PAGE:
Dave:  We all had what we thought sex offenders are treated like in prison. Oh, they must be sexually assaulted all the time and beat up at the bottom of the pile. There are aspects to that. Socially, they’re pariahs and they get that kind of treatment from other inmates inside. But I remember arresting a guy for child sex abuse material. This is famous where Dan is just searching the inside of a closet, and just puts his hand up on a whim and finds a nail on the inside of the door of the closet that’s got the thumb drive with all the incriminating evidence on it. Truly secreted in an area that’s unlikely to be found. I would have searched that closet and never found it.

Yeardley:  Because you couldn’t see it, but you could feel it when you feel around the door jam, right?

Dave:  Yeah. How many people do that?

Yeardley:  Yeah. Nobody. [giggles]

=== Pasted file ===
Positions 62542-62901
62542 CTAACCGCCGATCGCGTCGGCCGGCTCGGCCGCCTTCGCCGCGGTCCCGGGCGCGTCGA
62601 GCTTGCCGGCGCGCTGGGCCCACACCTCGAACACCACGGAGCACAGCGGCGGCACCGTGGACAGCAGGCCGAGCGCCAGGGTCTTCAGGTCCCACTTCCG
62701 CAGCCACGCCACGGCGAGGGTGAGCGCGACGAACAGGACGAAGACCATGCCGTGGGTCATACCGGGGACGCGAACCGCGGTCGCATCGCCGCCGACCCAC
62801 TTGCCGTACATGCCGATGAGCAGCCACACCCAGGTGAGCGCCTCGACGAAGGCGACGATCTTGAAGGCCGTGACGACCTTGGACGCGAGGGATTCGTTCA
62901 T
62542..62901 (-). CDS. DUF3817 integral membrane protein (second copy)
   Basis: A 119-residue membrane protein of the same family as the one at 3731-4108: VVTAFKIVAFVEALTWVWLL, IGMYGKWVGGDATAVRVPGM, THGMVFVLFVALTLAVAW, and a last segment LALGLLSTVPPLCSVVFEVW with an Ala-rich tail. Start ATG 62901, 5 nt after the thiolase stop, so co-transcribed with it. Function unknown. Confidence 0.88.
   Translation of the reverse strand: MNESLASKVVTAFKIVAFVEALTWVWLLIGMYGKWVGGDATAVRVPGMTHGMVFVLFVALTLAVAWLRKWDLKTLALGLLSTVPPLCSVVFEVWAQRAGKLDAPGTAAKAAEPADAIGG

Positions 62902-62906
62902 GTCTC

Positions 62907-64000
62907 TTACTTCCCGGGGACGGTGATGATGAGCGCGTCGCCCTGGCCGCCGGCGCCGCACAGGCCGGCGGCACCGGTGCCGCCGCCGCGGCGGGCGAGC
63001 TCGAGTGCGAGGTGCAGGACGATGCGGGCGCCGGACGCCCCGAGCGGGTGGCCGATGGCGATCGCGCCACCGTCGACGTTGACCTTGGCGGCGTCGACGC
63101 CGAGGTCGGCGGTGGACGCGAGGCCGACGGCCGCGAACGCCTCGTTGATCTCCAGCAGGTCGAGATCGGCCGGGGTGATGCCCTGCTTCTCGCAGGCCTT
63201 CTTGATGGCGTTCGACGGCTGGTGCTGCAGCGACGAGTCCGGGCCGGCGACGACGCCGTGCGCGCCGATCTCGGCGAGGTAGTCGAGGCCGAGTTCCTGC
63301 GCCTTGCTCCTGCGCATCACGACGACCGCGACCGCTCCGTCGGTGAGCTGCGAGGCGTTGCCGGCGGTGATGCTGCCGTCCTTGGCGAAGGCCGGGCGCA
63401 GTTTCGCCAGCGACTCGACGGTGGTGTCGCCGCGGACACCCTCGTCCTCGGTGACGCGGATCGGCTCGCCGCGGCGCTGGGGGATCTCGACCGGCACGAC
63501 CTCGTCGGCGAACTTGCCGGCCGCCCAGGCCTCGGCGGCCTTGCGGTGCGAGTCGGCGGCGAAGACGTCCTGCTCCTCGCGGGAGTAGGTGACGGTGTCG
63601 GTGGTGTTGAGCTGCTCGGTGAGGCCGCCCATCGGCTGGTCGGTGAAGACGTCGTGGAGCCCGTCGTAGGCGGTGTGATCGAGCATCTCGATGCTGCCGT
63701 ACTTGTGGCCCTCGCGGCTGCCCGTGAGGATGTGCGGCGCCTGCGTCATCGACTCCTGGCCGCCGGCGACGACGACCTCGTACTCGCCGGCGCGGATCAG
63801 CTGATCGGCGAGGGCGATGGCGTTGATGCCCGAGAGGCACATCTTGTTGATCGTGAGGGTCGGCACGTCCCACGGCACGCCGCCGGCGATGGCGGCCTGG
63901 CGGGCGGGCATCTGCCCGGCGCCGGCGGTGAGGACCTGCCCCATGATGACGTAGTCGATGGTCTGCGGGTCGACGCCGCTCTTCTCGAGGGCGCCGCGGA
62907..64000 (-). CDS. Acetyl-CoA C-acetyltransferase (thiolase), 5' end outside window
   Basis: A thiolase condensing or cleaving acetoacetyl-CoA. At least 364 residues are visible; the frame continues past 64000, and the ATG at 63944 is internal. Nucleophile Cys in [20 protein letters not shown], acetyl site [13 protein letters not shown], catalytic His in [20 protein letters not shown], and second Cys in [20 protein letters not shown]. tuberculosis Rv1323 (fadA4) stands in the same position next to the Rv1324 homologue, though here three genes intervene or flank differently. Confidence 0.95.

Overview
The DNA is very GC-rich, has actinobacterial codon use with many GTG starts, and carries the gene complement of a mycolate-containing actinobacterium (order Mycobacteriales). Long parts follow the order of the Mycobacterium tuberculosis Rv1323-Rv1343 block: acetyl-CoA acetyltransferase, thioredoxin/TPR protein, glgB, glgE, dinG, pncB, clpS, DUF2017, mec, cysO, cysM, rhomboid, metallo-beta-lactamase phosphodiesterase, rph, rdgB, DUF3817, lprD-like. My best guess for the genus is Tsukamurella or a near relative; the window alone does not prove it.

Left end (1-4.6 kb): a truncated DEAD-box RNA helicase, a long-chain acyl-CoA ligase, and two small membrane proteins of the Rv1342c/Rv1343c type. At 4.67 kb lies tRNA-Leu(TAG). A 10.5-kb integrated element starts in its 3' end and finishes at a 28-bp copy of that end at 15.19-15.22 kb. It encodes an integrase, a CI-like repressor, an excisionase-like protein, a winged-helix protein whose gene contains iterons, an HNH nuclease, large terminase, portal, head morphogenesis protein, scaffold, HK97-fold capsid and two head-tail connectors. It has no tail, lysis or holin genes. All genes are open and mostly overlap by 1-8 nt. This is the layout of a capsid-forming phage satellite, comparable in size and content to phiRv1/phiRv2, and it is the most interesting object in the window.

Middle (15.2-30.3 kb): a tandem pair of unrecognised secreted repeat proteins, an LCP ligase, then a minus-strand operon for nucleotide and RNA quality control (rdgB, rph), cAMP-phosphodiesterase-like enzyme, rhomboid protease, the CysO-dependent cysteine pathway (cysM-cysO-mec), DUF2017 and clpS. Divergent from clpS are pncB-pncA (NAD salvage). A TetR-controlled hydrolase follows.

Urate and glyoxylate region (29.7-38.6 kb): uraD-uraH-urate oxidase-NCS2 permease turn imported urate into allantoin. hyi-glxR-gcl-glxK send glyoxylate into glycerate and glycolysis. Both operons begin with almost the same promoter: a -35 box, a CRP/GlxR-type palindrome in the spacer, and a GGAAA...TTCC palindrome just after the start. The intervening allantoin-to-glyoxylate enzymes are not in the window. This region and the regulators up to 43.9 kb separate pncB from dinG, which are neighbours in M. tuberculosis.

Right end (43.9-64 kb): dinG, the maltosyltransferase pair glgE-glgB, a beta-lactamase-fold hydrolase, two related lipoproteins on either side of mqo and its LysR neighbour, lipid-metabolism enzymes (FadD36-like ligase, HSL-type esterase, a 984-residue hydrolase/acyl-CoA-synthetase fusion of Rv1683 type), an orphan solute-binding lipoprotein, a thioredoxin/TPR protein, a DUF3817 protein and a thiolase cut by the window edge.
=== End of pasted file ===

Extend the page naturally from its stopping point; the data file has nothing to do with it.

Dave:  The suspect in that case was an enormous man, like bodybuilder, tatted up, had spent time in prison before for distribution of methamphetamine, stolen cars, that kind of stuff. But it’s not like you go away for decades with those charges. You go away for 9 months, 18 months, 32 months, stuff like that, and then you get released. So, that was this suspect’s experience in prison was, as a drug dealer and a car thief. When I caught him on my case for child sex abuse material, he recognized that’s going to be a different experience inside prison, and he was stressing about it. He lawyered up on me right away.